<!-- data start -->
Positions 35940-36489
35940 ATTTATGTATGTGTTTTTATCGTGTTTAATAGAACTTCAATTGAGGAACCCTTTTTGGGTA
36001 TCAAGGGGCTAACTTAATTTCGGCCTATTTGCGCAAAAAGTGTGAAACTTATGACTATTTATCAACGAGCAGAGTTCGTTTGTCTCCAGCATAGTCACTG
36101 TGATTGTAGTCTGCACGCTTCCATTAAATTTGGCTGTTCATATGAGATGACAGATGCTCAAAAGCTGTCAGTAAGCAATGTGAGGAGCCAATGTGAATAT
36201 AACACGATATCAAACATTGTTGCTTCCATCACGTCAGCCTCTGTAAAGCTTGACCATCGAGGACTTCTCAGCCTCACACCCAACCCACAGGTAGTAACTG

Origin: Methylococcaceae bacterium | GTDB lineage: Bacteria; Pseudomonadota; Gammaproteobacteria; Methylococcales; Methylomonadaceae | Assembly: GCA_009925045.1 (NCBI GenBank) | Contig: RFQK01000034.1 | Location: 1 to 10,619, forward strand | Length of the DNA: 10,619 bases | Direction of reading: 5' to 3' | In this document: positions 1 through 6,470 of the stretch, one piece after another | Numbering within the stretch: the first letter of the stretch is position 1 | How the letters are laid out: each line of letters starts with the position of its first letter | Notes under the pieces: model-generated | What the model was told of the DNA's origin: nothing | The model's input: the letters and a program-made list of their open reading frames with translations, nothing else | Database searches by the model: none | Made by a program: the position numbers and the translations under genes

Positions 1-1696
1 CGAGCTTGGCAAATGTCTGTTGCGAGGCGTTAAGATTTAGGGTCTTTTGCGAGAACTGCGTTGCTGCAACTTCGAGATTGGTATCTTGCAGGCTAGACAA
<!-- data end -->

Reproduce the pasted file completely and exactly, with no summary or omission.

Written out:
Positions 35940-36489
35940 ATTTATGTATGTGTTTTTATCGTGTTTAATAGAACTTCAATTGAGGAACCCTTTTTGGGTA
36001 TCAAGGGGCTAACTTAATTTCGGCCTATTTGCGCAAAAAGTGTGAAACTTATGACTATTTATCAACGAGCAGAGTTCGTTTGTCTCCAGCATAGTCACTG
36101 TGATTGTAGTCTGCACGCTTCCATTAAATTTGGCTGTTCATATGAGATGACAGATGCTCAAAAGCTGTCAGTAAGCAATGTGAGGAGCCAATGTGAATAT
36201 AACACGATATCAAACATTGTTGCTTCCATCACGTCAGCCTCTGTAAAGCTTGACCATCGAGGACTTCTCAGCCTCACACCCAACCCACAGGTAGTAACTG

Origin: Methylococcaceae bacterium | GTDB lineage: Bacteria; Pseudomonadota; Gammaproteobacteria; Methylococcales; Methylomonadaceae | Assembly: GCA_009925045.1 (NCBI GenBank) | Contig: RFQK01000034.1 | Location: 1 to 10,619, forward strand | Length of the DNA: 10,619 bases | Direction of reading: 5' to 3' | In this document: positions 1 through 6,470 of the stretch, one piece after another | Numbering within the stretch: the first letter of the stretch is position 1 | How the letters are laid out: each line of letters starts with the position of its first letter | Notes under the pieces: model-generated | What the model was told of the DNA's origin: nothing | The model's input: the letters and a program-made list of their open reading frames with translations, nothing else | Database searches by the model: none | Made by a program: the position numbers and the translations under genes

Positions 1-1696
1 CGAGCTTGGCAAATGTCTGTTGCGAGGCGTTAAGATTTAGGGTCTTTTGCGAGAACTGCGTTGCTGCAACTTCGAGATTGGTATCTTGCAGGCTAGACAA